Hello lizard friends! My name is Maria Jaramillo and I study Neuroscience in Dr. Johnson’s lab at Trinity University. Here, I get to look at lizard behavior to understand how a lizard’s behavior is related to activity in its brain.
Every time you see something, information is sent to your brain. The brain takes this information and then tells us what to do with it! Lizards use several different types of behaviors to send messages to other lizards. A lot of these messages are sent using color (like when you blush because you’re embarrassed) or motion (like when you wave your hand to a friend). We call these types of messages “visual cues.” An example of a lizard visual cue is shown in the picture above, where the lizard has extended his bright orange throat fan to let another lizard know he is mad. Visual cues are processed in the brains of other lizards, which then tell the other lizards how to respond to the message.
How does the brain get the visual cue and make a response? Visual cues are first seen by the eyes, and then are sent to the brain. The brain is made up of millions of cells called neurons. Neurons are all connected by tiny spaces that send information (like the information in the visual cues) from one neuron to the next. Think of it as if your entire class was in a straight line and you wanted to take a bucket of water from one end of the line to the other end of the line. You would have to pass it from person to person. Neurons do the same thing! They take this information (in your case it is a bucket of water) and pass it to the neurons they are next to. This is how we process information!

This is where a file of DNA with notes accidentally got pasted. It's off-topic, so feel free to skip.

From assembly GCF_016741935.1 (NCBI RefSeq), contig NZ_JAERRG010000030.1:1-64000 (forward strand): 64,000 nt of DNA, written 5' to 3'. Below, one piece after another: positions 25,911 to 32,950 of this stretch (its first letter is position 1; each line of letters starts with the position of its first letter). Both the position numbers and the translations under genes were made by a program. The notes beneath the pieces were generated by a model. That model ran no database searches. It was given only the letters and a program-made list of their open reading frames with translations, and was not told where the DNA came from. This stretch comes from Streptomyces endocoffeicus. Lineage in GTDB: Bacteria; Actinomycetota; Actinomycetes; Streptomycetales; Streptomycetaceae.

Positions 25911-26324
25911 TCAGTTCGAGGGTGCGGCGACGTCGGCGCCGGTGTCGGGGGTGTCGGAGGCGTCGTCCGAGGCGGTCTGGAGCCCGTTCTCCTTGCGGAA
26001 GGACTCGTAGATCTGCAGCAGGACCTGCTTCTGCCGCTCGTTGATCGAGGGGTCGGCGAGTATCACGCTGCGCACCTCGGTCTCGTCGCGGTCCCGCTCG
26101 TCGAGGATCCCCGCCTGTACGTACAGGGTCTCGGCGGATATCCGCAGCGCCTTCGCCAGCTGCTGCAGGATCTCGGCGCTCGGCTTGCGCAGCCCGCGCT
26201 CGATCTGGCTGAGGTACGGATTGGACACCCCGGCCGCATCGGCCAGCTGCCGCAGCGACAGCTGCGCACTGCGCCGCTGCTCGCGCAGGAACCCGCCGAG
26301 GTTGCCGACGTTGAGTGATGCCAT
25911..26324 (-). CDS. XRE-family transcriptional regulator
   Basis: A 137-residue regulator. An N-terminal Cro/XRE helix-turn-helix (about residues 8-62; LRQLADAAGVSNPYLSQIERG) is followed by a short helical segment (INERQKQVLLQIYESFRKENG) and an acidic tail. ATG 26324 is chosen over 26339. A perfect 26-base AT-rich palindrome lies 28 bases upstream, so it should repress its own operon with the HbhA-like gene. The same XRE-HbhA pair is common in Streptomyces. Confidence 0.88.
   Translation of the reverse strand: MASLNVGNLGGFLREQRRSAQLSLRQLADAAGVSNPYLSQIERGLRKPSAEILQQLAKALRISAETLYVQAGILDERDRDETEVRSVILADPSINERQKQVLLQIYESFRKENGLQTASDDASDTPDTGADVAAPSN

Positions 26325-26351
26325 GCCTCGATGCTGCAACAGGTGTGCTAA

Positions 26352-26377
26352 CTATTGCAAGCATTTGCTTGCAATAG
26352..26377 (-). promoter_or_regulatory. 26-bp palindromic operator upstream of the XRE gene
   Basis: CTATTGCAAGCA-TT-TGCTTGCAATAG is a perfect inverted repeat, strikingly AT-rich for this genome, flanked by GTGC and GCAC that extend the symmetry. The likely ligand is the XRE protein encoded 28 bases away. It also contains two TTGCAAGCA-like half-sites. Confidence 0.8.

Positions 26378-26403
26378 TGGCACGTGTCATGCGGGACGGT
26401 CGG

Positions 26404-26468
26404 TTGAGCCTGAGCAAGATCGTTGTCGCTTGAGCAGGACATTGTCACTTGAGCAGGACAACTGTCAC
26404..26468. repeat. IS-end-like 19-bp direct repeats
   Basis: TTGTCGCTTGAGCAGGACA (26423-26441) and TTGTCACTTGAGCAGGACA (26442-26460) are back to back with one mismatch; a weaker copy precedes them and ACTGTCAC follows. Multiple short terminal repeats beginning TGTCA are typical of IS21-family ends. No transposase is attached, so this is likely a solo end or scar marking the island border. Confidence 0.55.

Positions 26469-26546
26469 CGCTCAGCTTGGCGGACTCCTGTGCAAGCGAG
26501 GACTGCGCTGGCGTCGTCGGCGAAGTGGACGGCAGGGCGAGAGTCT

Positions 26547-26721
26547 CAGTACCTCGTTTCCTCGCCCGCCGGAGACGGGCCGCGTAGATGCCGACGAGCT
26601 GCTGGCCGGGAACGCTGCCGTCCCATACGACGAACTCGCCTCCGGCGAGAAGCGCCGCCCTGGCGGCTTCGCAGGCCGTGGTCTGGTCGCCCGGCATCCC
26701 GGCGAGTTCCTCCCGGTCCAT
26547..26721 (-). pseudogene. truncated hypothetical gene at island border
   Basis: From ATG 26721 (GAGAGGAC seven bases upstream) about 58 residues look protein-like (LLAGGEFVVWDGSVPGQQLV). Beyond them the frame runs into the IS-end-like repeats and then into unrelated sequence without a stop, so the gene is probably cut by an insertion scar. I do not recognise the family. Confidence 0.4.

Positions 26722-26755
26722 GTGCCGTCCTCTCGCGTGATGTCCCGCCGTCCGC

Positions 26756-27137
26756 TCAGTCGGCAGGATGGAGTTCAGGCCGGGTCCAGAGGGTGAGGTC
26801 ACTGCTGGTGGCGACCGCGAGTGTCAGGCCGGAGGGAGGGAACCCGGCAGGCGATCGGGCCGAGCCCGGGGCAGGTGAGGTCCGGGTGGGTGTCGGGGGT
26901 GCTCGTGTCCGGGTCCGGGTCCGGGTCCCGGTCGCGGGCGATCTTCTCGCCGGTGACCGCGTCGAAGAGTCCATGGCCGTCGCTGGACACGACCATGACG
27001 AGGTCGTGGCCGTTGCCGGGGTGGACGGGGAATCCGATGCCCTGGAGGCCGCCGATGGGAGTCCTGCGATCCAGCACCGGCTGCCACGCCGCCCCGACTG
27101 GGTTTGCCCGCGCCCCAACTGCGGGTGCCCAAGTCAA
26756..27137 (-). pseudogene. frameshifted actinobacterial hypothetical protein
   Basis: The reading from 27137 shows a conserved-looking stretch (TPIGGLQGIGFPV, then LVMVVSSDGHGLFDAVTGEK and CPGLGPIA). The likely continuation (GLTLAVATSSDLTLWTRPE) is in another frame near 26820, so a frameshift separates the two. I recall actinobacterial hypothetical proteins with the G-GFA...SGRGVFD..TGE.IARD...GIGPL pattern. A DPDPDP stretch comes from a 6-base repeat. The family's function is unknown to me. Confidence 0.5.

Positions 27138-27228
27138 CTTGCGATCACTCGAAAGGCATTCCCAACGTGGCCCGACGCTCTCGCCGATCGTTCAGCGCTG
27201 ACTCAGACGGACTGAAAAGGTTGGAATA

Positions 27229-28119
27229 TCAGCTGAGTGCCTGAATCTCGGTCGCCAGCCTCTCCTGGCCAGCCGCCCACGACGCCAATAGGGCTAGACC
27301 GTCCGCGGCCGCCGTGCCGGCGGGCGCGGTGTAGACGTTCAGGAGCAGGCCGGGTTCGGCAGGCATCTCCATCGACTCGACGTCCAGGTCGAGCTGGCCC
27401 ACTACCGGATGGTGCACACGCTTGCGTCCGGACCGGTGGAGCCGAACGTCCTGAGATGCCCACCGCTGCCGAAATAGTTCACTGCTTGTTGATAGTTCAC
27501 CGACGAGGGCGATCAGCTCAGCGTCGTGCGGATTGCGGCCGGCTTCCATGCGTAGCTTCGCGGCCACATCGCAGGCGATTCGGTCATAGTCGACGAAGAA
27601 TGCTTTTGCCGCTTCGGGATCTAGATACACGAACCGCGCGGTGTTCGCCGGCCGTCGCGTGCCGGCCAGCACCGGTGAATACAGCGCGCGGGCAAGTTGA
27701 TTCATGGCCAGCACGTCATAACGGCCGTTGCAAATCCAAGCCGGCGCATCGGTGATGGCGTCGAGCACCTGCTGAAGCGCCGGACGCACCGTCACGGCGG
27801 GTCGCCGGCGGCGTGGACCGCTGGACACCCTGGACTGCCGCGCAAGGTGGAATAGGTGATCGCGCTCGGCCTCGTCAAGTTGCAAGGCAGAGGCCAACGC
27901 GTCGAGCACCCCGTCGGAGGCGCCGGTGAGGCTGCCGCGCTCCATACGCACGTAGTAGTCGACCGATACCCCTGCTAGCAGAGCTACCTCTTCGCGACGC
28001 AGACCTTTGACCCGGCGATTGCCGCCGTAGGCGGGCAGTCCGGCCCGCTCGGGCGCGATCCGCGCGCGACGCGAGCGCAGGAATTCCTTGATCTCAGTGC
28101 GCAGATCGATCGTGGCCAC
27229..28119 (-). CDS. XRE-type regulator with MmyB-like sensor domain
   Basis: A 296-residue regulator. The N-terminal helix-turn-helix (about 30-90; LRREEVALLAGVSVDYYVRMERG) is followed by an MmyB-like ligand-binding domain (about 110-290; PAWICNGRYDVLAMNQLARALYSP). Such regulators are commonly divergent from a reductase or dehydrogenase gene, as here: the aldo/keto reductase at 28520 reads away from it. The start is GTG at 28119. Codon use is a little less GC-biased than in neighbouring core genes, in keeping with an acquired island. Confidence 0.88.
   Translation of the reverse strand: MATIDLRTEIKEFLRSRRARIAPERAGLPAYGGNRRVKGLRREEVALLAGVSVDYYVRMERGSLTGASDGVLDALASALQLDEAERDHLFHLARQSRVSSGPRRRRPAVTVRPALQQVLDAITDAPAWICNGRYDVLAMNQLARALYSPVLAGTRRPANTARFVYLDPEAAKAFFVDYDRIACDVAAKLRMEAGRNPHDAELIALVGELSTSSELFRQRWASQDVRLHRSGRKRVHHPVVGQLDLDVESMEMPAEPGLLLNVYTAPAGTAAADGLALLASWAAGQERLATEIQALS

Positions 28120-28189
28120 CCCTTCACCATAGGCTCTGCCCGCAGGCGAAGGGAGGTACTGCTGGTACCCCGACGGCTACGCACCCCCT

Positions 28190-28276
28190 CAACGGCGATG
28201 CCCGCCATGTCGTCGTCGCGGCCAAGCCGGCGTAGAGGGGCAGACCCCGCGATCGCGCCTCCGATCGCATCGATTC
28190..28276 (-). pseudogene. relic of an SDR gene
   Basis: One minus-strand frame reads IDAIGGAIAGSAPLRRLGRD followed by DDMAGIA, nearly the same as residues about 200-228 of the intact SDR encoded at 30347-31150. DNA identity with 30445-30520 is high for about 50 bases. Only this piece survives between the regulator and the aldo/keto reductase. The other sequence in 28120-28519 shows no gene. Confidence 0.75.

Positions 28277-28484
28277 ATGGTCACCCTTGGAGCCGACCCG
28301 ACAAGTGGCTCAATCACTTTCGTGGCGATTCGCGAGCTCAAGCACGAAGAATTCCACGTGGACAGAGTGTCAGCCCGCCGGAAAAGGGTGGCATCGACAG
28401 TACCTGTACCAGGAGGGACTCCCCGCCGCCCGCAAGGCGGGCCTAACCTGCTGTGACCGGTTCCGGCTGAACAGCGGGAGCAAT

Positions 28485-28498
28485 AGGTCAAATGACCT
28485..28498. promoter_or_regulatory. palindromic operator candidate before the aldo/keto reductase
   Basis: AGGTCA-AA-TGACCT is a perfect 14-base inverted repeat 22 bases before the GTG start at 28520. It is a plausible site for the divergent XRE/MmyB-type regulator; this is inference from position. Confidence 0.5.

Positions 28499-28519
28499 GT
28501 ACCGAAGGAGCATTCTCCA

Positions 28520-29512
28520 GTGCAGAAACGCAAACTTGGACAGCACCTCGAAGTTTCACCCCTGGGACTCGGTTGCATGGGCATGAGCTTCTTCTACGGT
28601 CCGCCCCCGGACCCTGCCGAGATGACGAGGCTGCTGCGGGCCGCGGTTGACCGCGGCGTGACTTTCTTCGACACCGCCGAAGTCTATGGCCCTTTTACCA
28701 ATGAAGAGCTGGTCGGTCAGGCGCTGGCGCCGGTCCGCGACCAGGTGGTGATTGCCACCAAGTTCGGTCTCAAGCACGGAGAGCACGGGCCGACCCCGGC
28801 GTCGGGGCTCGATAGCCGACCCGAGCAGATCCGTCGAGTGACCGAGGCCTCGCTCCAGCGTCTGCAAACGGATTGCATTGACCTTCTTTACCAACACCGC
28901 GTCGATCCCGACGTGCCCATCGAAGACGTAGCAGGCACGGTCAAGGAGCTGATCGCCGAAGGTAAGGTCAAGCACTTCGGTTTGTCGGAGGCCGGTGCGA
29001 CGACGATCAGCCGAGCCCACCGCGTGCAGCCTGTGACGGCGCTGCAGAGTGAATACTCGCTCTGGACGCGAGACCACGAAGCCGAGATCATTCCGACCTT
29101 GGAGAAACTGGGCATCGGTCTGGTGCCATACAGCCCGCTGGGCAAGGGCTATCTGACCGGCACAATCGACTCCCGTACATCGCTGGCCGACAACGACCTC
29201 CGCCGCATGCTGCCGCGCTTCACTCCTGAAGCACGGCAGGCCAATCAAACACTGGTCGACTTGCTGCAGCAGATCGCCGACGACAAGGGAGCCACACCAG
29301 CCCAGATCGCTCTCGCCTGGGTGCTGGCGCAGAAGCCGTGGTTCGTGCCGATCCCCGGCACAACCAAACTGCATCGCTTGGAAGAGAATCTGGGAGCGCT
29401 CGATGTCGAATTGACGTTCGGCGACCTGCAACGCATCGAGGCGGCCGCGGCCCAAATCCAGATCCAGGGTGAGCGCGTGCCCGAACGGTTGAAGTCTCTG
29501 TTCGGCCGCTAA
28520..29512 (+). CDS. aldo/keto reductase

I want to know if there is a difference between processing information from another lizard and processing information from, let’s say, a green leaf. If the information is from another lizard, then it could be threatening! If the information is threatening, then I believe that the lizard will send this signal differently than it would the color of a non-threatening green leaf.
How do I figure this out? I will take lizards and show them each a video of another lizard that is sending information in the form of a visual cue, or a video of a leaf. Then, I will look at the brain of the first lizard and see what was happening in the brain the moment he saw his friend send the cue, or the moment he saw the leaf. So far we have not started with the experiment, but I think our results will be very cool! Don’t you?